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Biology Articles » Agriculture » Great Plains Farmers Are Diversifying

Great Plains Farmers Are Diversifying


    
Sunflowers and proso millet plots in the alternative crop rotation plots. In this experiment 23 alternative no-till dryland-crop rotations are compared to the old wheat-fallow system.

 (Image credit: David Nielsen)

The days of growing wheat every other year or two and leaving the ground bare the rest of the time are a thing of the past in the Great Plains states. Agricultural Research Service (ARS) scientists are giving farmers more than a dozen crops to choose from each year, and the means to make choices from among more than 100 possible combinations. 

 The ARS scientists have also developed a free CD farmers can insert in their computers to calculate which crops to plant after inputting the latest market prices.

Jon Hanson, research leader of the ARS Northern Great Plains Research Laboratory in Mandan, N.D., calls this new approach "dynamic farming." Dynamic farming systems provide a diversified portfolio of crops for farmers in the Northern Great Plains to choose from. Farmers can change crops quickly in response to sudden changes in market conditions, weather or government policy.

Merle Vigil, research leader of the ARS Central Great Plains Resources Management Research Unit in Akron, Colo., uses the same approach for the Central Great Plains.

All of this was made possible by the introduction of no-till and related conservation tillage techniques which leave a cover of unharvested plant parts to slow moisture evaporation from the soil. This means there's enough moisture in the soil to sustain crops just about every year. The combination of conservation tillage and annual rotations gives farmers extra income, higher yields, more stability, fewer pests, more protection against drought, less soil erosion and more water.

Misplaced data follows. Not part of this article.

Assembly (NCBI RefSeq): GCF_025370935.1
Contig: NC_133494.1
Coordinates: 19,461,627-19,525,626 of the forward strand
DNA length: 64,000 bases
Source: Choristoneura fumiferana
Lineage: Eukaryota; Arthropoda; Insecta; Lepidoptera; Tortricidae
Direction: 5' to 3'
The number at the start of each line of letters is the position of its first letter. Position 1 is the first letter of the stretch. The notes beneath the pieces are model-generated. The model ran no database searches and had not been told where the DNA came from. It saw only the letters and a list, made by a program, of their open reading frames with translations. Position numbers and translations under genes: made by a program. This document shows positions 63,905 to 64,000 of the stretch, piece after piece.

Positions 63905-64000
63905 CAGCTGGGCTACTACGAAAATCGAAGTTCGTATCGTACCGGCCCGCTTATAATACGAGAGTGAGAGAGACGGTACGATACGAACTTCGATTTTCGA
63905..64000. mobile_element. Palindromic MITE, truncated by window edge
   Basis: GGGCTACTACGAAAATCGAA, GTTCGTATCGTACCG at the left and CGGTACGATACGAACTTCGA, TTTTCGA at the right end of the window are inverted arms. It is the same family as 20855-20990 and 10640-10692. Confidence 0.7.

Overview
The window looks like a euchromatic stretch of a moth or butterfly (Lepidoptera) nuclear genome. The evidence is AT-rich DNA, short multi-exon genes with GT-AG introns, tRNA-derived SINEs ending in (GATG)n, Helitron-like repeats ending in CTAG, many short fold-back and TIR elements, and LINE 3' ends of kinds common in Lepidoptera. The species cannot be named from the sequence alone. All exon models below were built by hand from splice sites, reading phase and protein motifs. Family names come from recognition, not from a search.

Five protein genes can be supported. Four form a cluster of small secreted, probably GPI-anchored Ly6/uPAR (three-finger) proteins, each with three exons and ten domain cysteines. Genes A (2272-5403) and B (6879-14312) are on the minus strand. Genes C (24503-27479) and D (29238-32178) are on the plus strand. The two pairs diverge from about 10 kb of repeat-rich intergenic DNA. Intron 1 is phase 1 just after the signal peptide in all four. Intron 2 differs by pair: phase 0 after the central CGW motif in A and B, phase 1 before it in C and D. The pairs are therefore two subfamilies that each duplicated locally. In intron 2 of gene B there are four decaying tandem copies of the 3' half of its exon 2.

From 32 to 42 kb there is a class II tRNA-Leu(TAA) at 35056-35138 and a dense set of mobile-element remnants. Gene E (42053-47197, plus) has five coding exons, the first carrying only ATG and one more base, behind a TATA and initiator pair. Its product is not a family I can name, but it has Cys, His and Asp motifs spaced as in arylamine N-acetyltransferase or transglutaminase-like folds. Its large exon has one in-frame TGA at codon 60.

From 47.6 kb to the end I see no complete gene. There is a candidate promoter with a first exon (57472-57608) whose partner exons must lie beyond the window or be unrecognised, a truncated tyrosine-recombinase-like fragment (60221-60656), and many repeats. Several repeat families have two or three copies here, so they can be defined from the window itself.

The order in which crops are grown has to be chosen carefully, considering such factors as the amount of residue a crop leaves, and root depth.

The scientists have found that how residue is managed can make a big difference at harvest--10 to 20 extra bushels of corn per acre, in just one example. They are constantly studying ways to improve the systems, including adding new crops and varieties. They're also researching all the factors responsible for obtaining the greatest economic return while minimizing risk.

ARS is the U.S. Department of Agriculture's chief scientific research agency.

 

Source: USDA / Agricultural Research Service, June 9, 2005

 


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